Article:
We climbed gradually over the course of the morning and made good time through the desert scrub – at least, until we hit the poodle dog bush. We knew it was going to be bad later today because of the burn area we’d walk through, but we didn’t expect it this early on. It took quite a bit of maneuvering to get through it without brushing up against it. After a few miles of unpleasantness, we transitioned into a more open, pine-filled landscape and the going got easier. We had great views to the north over the Mojave we would cross in a few days. The rest of the morning consisted of a pleasant dirt road walk as we took the detour around some trail damaged by the huge Station fire in 2009. We chatted with Rabbit along the way. He started at the border before us but hikes fewer miles per day than a lot of folks. This is refreshing since so many people push to do big miles.

After a long, increasingly warm descent we arrived at the Mill Creek fire station. There we found water, an outhouse, picnic tables, and electrical outlets – all the comforts of home. Although we were the first ones to arrive, along with the Germans, it didn’t take long for others to show up. We cooked lunch and had a nice long break. This also gave us the chance to dry our bags out a little better. By the time we finished our chores and left, there were about 15 hikers hunkered down in the shade.

The rest of the day would involve more road walking. The miles after the fire station were heavily infested with poodle dog bush and most hikers took a forest road that closely paralleled the trail instead of the trail itself. After our experience this morning we decided we would do the same and we’re glad we did. As we started up the road we could see that the hills around us were absolutely covered in it. Unfortunately, the road we were on was paved and not dirt – it’s ironic that we cross so many dirt roads but the one we actually walk on for miles is paved. It was pretty brutal on the feet and knees, especially since we were loaded up with water for another hot dry stretch.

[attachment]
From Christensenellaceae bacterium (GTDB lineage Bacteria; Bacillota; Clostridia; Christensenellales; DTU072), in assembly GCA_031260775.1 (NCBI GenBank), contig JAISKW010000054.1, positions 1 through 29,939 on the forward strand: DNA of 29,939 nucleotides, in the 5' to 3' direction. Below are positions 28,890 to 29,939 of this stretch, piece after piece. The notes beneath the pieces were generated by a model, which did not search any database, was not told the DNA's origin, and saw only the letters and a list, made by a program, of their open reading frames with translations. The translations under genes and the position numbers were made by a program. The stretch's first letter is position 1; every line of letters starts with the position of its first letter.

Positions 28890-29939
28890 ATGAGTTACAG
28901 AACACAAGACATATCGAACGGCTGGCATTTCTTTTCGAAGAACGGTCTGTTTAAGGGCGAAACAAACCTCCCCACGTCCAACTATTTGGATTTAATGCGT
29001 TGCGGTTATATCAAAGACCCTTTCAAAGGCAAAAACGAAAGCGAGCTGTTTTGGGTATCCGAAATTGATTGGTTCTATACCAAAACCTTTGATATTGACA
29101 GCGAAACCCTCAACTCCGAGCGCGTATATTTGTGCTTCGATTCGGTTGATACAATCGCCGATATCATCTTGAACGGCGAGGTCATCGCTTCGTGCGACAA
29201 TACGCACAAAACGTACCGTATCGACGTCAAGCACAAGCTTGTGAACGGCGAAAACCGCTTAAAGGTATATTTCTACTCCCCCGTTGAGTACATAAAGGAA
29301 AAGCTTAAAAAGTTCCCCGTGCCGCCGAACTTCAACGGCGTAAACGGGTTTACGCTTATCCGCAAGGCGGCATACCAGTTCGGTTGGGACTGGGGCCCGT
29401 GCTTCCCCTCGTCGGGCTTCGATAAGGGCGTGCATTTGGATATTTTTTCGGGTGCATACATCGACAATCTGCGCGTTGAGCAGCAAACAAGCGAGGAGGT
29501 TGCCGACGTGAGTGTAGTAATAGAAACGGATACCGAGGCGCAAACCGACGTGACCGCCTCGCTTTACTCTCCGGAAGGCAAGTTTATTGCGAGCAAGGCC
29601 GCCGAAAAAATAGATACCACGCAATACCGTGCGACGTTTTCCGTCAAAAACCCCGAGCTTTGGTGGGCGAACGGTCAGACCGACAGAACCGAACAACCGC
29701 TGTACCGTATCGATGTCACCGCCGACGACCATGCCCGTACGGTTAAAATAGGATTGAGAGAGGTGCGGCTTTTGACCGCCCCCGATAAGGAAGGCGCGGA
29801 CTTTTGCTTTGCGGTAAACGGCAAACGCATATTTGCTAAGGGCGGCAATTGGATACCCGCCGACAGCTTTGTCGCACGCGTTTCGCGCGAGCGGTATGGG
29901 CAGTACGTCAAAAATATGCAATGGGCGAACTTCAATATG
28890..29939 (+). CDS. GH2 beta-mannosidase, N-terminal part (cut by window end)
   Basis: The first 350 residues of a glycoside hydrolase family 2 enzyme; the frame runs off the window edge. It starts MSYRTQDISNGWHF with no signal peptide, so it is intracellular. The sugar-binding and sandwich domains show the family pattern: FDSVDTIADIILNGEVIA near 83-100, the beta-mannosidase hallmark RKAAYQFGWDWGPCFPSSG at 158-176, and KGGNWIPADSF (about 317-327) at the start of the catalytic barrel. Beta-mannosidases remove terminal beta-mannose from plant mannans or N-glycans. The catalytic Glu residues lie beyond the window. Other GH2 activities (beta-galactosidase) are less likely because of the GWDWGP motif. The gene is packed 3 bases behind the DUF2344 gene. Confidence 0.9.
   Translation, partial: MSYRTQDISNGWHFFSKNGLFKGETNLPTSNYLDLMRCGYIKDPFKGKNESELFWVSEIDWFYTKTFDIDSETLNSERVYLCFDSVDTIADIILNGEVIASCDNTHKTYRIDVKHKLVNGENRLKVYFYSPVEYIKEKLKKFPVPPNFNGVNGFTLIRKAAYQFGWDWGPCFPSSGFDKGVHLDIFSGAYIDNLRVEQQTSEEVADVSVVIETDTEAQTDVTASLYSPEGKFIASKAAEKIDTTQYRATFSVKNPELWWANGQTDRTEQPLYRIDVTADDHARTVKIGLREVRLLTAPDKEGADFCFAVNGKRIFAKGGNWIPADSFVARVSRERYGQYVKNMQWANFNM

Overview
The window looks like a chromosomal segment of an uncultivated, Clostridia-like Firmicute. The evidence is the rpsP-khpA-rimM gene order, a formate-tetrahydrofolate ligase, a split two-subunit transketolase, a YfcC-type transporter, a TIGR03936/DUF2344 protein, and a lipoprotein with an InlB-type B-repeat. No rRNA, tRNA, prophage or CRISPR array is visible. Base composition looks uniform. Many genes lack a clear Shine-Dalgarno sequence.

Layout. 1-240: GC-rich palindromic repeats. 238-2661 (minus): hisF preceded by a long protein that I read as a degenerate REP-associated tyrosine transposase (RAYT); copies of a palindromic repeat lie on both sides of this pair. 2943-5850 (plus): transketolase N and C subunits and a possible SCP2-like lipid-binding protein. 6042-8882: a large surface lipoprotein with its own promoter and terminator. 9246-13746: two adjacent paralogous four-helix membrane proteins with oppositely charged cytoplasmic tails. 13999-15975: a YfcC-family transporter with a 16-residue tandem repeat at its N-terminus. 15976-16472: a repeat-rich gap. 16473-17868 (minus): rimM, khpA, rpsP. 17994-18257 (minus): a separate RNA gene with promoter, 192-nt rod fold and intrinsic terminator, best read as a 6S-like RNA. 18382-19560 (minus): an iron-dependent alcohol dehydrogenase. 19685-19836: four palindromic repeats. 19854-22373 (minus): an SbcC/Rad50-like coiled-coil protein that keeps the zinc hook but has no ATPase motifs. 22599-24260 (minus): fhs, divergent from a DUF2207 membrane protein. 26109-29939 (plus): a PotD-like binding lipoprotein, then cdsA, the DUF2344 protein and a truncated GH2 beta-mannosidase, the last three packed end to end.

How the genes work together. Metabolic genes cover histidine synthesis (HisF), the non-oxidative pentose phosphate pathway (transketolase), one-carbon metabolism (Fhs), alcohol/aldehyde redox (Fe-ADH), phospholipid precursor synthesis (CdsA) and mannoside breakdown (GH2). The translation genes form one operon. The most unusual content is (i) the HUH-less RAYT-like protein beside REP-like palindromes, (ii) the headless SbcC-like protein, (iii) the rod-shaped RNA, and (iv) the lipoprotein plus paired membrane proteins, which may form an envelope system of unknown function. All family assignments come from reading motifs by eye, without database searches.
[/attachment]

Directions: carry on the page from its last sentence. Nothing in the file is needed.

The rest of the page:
It wasn’t all bad, though. The road was a steady grade up and we had great views. We put on our headphones for the first time, knowing we would need some distraction, and listened to music. We could even get some radio stations to come in. Eventually we passed a monument to the firefighters involved in the Station fire, including two who lost their lives. We signed the journal left there and thanked them for all they do. Without their efforts we would be walking through much more burn and we would have many more detours. Immediately after that the road took us through a burned out prison. This was super creepy and I was glad to be hiking with other people. It looked like the set of a zombie movie, or every post-apocalyptic video game I had ever played. We kept joking about the impending ambush. It was easily the most menacing place we’ve seen yet on the trail.